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Related to Imprescriptibility: Cautioner, Strictissimi juris

IMPRESCRIPTIBILITY. The state of being incapable of prescription.
     2. A property which is held in trust is imprescriptible; that is the trustee cannot acquire a title to it by prescription; nor can the borrower of a thing get a right to it by any lapse of time, unless he claims an adverse right to it during the time required by law.

A Law Dictionary, Adapted to the Constitution and Laws of the United States. By John Bouvier. Published 1856.
References in periodicals archive ?
IT'S NOT EASY SPELLING WORDS like "res ipsa loquitur" and "imprescriptibility," especially when you have colleagues watching and listening to every letter that you say.
Even if the states' motivations for not ratifying these instruments does not affect the principle of the imprescriptibility of war crimes, the nonapplicability of statutory limitations does not emerge as a generally accepted principle of international criminal law.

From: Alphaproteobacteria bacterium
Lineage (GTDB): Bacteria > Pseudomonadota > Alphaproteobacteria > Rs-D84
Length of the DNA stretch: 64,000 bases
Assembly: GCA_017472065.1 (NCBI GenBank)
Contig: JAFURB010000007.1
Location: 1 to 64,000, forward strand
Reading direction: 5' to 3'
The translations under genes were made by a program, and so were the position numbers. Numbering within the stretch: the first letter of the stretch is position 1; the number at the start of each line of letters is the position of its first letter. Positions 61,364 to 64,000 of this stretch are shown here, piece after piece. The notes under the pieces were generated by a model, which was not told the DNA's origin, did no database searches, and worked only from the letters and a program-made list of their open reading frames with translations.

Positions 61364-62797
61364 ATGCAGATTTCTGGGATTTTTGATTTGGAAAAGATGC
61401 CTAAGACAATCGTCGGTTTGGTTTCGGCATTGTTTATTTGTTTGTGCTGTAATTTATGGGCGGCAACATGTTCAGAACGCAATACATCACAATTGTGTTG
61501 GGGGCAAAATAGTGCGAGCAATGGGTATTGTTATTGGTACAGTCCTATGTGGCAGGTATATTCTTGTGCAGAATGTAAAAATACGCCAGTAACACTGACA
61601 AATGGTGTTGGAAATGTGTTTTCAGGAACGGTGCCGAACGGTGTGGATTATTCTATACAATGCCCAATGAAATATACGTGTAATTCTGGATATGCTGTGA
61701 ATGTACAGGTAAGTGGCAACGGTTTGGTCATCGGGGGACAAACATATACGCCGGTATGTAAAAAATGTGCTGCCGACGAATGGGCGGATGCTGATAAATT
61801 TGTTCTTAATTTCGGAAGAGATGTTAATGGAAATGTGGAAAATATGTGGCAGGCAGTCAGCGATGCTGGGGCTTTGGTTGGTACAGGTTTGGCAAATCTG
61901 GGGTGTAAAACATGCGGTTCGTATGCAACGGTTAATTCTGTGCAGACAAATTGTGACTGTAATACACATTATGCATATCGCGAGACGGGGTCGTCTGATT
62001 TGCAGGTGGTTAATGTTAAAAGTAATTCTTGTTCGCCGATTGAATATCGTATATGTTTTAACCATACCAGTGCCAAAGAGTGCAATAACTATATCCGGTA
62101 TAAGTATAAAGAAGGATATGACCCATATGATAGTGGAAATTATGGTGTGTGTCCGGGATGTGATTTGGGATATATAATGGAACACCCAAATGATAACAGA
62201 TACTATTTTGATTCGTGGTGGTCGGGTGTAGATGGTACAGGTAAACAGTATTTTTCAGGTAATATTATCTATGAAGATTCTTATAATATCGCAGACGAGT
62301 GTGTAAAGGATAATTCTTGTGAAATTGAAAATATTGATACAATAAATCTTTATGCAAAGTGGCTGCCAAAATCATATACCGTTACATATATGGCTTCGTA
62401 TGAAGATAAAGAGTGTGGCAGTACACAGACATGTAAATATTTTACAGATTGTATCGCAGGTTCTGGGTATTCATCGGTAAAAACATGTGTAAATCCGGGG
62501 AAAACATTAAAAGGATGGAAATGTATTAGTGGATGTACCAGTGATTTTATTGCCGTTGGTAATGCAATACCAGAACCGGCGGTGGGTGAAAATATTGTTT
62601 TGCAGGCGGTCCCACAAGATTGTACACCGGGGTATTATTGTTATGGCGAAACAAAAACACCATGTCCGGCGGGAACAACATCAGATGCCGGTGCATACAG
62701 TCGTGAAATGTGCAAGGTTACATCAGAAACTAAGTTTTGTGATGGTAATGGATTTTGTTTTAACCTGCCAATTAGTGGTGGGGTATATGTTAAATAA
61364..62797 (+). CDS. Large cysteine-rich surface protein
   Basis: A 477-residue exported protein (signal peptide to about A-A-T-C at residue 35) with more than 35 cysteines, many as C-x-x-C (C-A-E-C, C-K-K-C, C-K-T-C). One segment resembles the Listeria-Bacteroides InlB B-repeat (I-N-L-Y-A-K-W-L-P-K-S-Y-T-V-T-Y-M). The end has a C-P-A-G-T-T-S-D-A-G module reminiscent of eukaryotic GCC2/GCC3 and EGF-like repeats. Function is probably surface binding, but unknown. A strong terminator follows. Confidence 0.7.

Some jurists believe that since Guatemala has not ratified the convention on imprescriptibility of crimes, no crime is imprescriptible.
Nevertheless, if Paul Thibault is to be believed, this is the price that must be paid for the introduction of the notion of imprescriptibility into French law.
Under the measure, judges and prosecutors would not be able to argue imprescriptibility (that is, the inapplicability of the statute of limitations) regarding acts that occurred before Nov.
The 5th article stipulated the Domain's inalienability and imprescriptibility.